Eat Your Greens

Posted by Jessica Meyers Altman on

Momma told you to eat your greens, and she was right! Dark leafy greens are among the LEAST consumed food in America today (in fact, if you look below, we aren't consuming anywhere near what we should be in general). However, they are amongst the HEALTHIEST foods to consume!  Below is our veggie consumption from the USDA 2015 standards.  Apparently we aren't listening to our mommas (or more likely, they've stopped telling us, since they don't eat them either?!)  But why focus on greens in particular?


As Americans, we often think of nutrients in isolation-calcium, iron, Vitamins A, C, E, K, protein, etc.  However, when eating whole foods, you are getting nutrients that interact and reinforce each other. The whole is greater than the sum of its parts. The dark green colors you see in veggies like broccoli, kale, bok choy, spinach, swiss chard, and others, contain protective nutrients that decrease inflammation in the body. Dark leafy greens are the best sources of calcium, better than dairy (oh yes, it's true!).

Greens are also protein powerhouses, and full of iron. However, underneath that green lies other colors you can't see. Leaves of maples, oaks, and ashes turn color as the temperatures drop. This is because the chlorophyll in the leaves breaks down with the temperature change, exposing the caretenoids (orange pigments) and xanthopyhlls (yellow pigments) below. The same pigments exist in all dark leafy vegetables.  These pigments contain vitamins A, C, and E and are powerful antioxidants for the body.  Dark leafy greens have been shown to help the endothelial lining of your blood vessels, cutting inflammation, and helping blood cells to glide through your arteries. One caveat-those on blood thinners do need to be careful. Dark leafy greens are high in Vitamin K. Vitamin K acts as a natural coagulant, and can work against blood thinning medications like Warfarin and Coumadin. You CAN still eat dark leafy greens, but you do have to let your doctor know you want to.  By maintaining a steady intake, your medication can work effectively (hopefully, the more you eat plant-based foods, the less you'll need to take of that blood thinning medication).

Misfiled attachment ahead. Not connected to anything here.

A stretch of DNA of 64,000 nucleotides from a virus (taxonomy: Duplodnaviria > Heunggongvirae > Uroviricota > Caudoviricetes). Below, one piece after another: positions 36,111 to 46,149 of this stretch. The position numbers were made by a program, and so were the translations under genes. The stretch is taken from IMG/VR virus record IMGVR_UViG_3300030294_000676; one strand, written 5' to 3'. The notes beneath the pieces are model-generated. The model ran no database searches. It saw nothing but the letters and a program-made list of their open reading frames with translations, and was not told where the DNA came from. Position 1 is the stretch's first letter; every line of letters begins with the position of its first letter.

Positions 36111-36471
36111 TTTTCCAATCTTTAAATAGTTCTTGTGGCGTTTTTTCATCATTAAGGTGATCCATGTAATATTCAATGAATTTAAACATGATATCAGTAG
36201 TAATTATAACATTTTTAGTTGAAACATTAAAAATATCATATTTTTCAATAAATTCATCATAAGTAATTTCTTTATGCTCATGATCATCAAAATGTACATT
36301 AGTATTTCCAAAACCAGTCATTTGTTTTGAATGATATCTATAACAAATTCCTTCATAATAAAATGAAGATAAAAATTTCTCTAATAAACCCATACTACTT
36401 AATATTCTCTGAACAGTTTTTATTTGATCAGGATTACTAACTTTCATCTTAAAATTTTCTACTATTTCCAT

What's MORE awesome about these veggies? They are some of the least expensive & easiest plants to grow! For the cost of $1.89, you can get a package of seeds that will last you 1-2 growing seasons. Greens like kale, collards, and swiss chard, are the more hardy greens, being able to grow from early spring all the way through the beginning of winter (and a row cover and you can virtually grow them year round-even in Buffalo, NY!). They grow well in containers and in the ground!

How much should you eat? As many servings a day as you can. Dr. Caldwell Esselstyn from the Cleveland Clinic suggests 6 handfuls of cooked greens a day (that's because greens shrink when cooked). That's a lot! Add them into all of your recipes. If making soup, stir them in at the end. A salad, shred them up to change the texture, or massage them with some fresh citrus or balsamic vinegar. Sauté some up and top on a sweet potato. 

Some great recipes that use greens?

1) Kitchiri: Indian Stew

2) Kale Salad with fresh mangoes and peppers (image above)

3) Arugula Salad with Lentils, Beets, and Grapefruit

4) Massaged Kale Salad

5) Quinoa Kale Quiche

For tips on how to grow your own veggies, check out my gardening tips page! More how to videos coming this season!

Happy eating, and get your green on!

Jessica from


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